Reviewed bysamgiannnVote: 9/10
The 90's was the golden age of highly stylized stalker thrillers with flicks like Basic Instinct, Single White Female and The Hand That Rocks the Cradle, and the actor-turned-director Joel Edgerton hearkens back to those films with his directorial debut The Gift. In The Gift, young charismatic Simon runs into an old high school acquaintance named Gordon, and after a painfully awkward conversation, they go their separate ways. Simon's wife, Robyn, thinks it's just a chance encounters while Simon wants nothing to do with "Gordo the Weirdo." Gordon then slowly starts inserting himself into their lives and brings to light secrets about Simon's life, and Robyn realizes that she doesn't know who her husband really is. The thing that makes The Gift so unpredictable is the ambiguity of the villain. Initially, we think that Gordon is the villain since we seem him suddenly become too clingy and start stalking the couple, but as the plot progresses, Gordon reveals several secrets about Simon that make Simon seem like the true villain. Each secret revealed about Gordon and Simon twists the plot even further but not so much that it causes the film to meander through its story. This is a very controlled movie. None of the suspense comes from big chase sequences or any real action; it's the revelations about the characters that keeps you on the edge of your seat. The Gift is a surprisingly well-crafted and intense thriller film that feels like a throwback to the best 90's stalker flicks.
Reviewed byConnor DillonVote: 8/10
The Gift follows married couple Simon and Robyn who get a unexpected encounter from Gordo, an acquaintance from Simon's past. At first, Simon doesn't recognize Gordo, but after a troubling series of uninvited encounters and mysterious gifts, a horrifying secret emerges. Little do they know that their perfect lives are about to be thrown into a terrifying tailspin.
This film standing as Joel Edgerton's directional debut, I must say is pretty impressive. This was a well crafted thriller put together by Edgerton, it wasn't as predictable as most thrillers are these days, it was simply one where our expectations keep getting pummeled to ground from how the story keeps transitioning.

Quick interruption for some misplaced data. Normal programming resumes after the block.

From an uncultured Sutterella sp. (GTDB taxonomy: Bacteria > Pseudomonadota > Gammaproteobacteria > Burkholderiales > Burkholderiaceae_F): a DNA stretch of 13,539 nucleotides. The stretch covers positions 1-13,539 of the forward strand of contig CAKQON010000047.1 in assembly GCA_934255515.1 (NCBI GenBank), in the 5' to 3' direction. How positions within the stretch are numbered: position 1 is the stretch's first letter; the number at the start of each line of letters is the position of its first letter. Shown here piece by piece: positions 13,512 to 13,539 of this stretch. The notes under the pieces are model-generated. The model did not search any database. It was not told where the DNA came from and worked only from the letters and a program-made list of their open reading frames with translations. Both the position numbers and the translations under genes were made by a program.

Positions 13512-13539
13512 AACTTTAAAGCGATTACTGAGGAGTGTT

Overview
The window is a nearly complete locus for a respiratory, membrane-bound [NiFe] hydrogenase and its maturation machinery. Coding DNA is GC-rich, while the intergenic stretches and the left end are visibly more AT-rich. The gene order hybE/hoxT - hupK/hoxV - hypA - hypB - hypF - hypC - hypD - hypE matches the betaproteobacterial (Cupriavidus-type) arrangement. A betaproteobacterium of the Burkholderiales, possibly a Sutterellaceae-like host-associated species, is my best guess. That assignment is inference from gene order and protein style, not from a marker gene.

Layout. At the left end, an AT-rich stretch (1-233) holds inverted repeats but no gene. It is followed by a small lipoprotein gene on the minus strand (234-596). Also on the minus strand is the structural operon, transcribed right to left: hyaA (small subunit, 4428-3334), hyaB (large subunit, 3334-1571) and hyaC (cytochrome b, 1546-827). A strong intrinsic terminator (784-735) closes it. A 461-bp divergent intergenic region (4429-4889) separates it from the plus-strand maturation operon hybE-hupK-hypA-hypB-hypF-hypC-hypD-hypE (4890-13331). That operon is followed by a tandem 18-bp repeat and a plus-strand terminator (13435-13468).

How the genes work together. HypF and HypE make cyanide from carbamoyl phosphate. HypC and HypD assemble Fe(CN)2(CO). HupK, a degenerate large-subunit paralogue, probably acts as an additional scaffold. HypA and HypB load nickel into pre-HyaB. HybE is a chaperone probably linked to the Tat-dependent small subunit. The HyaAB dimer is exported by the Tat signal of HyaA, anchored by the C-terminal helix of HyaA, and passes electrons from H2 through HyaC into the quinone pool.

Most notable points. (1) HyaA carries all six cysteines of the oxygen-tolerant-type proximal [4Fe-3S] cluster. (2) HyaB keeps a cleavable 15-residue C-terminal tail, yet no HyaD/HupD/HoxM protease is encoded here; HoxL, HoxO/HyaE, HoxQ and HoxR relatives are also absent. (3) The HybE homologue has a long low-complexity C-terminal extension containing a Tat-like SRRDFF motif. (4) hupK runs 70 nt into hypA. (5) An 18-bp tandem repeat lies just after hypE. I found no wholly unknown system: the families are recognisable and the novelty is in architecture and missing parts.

Everyone in this were simply astonishing, Edgerton played such a compelling creepy loner with so much aplomb, Hall played her role perfectly as a depressed woman that can't stress enough with all the fear and for Bateman, coming from his comedic standpoint, simply impressed as the husband with one troubling past. Round of applause to each and everyone!
The film builds an effective sense of suspense and disbelief, you don't know what to believe from all the turn of events. The story was told so fluently with the suspense, is wasn't cheap or hasty but more chilling and grim when it came to the very well paced manner, it doesn't simply spoonfeed us with everything it's doing but really lets us take the turn for worst with each surprise hiding at each corner.
The Gift was simply a shot in the dark when it let loose from the formulaic genre it was hanging off of. This nerve-wracking thriller maturely sends this main couple spiraling out of control as Edgerton simply starts to turn their life upside down by downgrading their relationship piece by piece. You can never tell who's the main protagonist, Is It Bateman? Is it Hall? Is It Edgerton? You can't really seem to tell until the surprise-filled ending that takes a wonderfully warped take on long-ranged karma. The Gift most certainly gave deliberate pacing, believable characters, and masterful understanding of cinematic suspense, Edgerton really proved that this film shouldn't be the last present we receive from him.
Reviewed bymoviewizguyVote: 8/10
Here's a surprise: The Gift is a mature thriller that's more complex and classy than the trailers suggest. I don't know what caused the marketing department to make the film look like such a second-rate, cheap, predictable thriller that somehow had gotten ahold of talented actors, but now we know the truth. As Joel Edgerton's directorial debut, it's impressive, considering the sense of craft going on behind the camera. The cinematography is gorgeous and the pacing is that of a slow burn, but it's never dull. The premise is also deceptively simple, turning more intricate and involving as the film progresses.
Edgerton, who also wrote the screenplay, refuses to adhere to genre conventions, constantly subverting audience's expectations on how the story plays out. Red herrings, plot twists, shifting perspectives, and moral ambiguity ensue, but they never feel cheap. Like the best thrillers, The Gift evolves naturally and realistically. Edgerton and Rebecca Hall are great, but it is Jason Bateman who impresses. As a natural comedian actor, he plays one of his rare, serious roles to terrific effect. But I digress. You should go into this film with a clean slate, but know that it is a rare, intelligent thriller that doesn't cheat or spoonfeed its audience. And in that regard, Joel Edgerton has given us a gift, indeed.
Simon and Robyn are a young married couple whose life is going just as planned until a chance encounter with an acquaintance from Simon's high school sends their world into a harrowing tailspin. Simon doesn't recognize Gordo at first, but after a series of uninvited encounters and mysterious gifts prove troubling, a horrifying secret from the past is uncovered after more than 20 years. As Robyn learns the unsettling truth about what happened between Simon and Gordo, she starts to question: how well do we really know the people closest to us, and are past bygones ever really bygones?